One of the frustrations in Learning & Development is the reality of what happens when the worker returns to the job. A thousand things stand between a learner and performance; among the biggest of these is the learner’s manager.
When developing and launching a new training initiative – traditional classroom, virtual classroom, asynchronous, or a mix – or suggesting a training solution for an individual worker or group, it’s vital to gain management commitment. As with so many issues in training and development, this is another of those “easier said than done” challenges. Here are some tips:
- Involve management in course design. Developers often ask managers for information during the needs assessment phase, but usually less so during actual design. Invite their input into creating real-world scenarios and simulations, case studies, and what-ifs. This will support their understanding of what the course will and won’t cover, and develop their vested interest in seeing the training succeed. Collateral benefits will be an increased understanding about the reality of what training can and can’t “fix,” and help in informing those managers who – surprise! – really don’t understand the employee’s work.
- Beware of fads and easy answers. Odds are that the magical four-letter-personality/coping skills/talents inventory, or the Cute Little Furry Animal Metaphor book, will not do any good. Worse, it could exacerbate problems and attitudes toward fixing them. Invest time in working with managers to identify root causes and real solutions.
- No mandatory classes. While some seem to think that a mandate communicates importance, nothing sends the message “we’re about to make you sit through something awful and unnecessary” more quickly than making a course mandatory. In the words of Online Learning Handbook author Patti Shank, “If your instruction isn’t good enough for folks to want to attend, you aren’t doing your job, and managers can only do so much to support you. Even if law or something else mandates the course, you don’t need to announce it. In the optimal world, mandated courses would be outlawed. Mandated knowledge and skills, on the other hand, are quite another story.”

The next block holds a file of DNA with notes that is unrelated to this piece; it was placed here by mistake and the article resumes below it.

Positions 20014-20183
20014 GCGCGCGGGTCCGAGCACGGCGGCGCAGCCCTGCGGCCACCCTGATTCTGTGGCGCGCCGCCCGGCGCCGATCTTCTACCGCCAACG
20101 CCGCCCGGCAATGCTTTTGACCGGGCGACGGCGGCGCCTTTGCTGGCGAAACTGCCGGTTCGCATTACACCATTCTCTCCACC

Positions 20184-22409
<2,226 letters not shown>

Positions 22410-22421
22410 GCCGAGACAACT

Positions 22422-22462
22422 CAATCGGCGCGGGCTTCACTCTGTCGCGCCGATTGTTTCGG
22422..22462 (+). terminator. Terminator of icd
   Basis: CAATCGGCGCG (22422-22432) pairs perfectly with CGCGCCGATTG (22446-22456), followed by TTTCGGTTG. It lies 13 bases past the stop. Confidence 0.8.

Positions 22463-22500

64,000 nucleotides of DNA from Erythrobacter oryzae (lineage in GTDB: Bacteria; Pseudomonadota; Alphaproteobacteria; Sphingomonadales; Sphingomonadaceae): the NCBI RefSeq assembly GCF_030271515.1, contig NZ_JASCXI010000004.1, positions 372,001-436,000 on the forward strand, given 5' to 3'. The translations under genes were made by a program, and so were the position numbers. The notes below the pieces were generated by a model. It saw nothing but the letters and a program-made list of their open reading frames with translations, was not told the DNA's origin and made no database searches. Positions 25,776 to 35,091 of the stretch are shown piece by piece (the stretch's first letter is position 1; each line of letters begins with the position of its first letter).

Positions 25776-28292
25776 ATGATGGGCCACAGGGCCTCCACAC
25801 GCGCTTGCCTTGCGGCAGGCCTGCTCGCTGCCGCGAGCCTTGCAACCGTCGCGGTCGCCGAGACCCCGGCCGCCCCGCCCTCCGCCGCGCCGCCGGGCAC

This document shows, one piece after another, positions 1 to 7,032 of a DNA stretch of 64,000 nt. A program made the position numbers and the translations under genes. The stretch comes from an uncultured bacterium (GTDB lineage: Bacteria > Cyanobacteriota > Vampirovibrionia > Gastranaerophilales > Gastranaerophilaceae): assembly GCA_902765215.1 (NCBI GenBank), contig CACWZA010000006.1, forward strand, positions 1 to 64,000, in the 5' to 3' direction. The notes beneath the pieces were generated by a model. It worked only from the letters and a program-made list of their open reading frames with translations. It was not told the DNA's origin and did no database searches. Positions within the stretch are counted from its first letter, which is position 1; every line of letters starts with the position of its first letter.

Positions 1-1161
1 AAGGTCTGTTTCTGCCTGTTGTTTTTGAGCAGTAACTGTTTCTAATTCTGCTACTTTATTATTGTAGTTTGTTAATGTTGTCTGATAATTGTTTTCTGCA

- Involve managers in completion and evaluation processes. Require that they sign off that the training has occurred. Establish them as final assessors, and provide them with tools to support them in that role.
- Provide orientation sessions for managers on new training initiatives. Emphasize the “what’s in it for you” factor.
- Work inside the organization to establish managers as the ones primarily responsible for development of their own staff. Work to establish partnerships and deliver training that complements and extends – but doesn’t replace – the efforts made by managers.
- Make an explicit link between your training and your marketing materials and the organization’s mission, vision, goals, and values. Also, work to help learners make connections between their performance and the organization’s goals.
- Invite managers to serve as co-trainers. One of the biggest successes of my career came when I asked a couple of middle managers to serve as instructors for several modules of a leadership course. They brought instant credibility to the program and were completely dedicated to helping the learners and the course succeed.
- Be credible. Often there is a reason that management does not support training efforts. Shadow workers around, listen to managers, and pay attention to how the organization really works. Deliver quality products focused on real performance improvement. And don’t make promises you can’t keep!
(Some material adapted from Bozarth, J. (2008). From Analysis to Evaluation: Tools, Tips, and Techniques for Trainers. San Francisco: Pfeiffer.)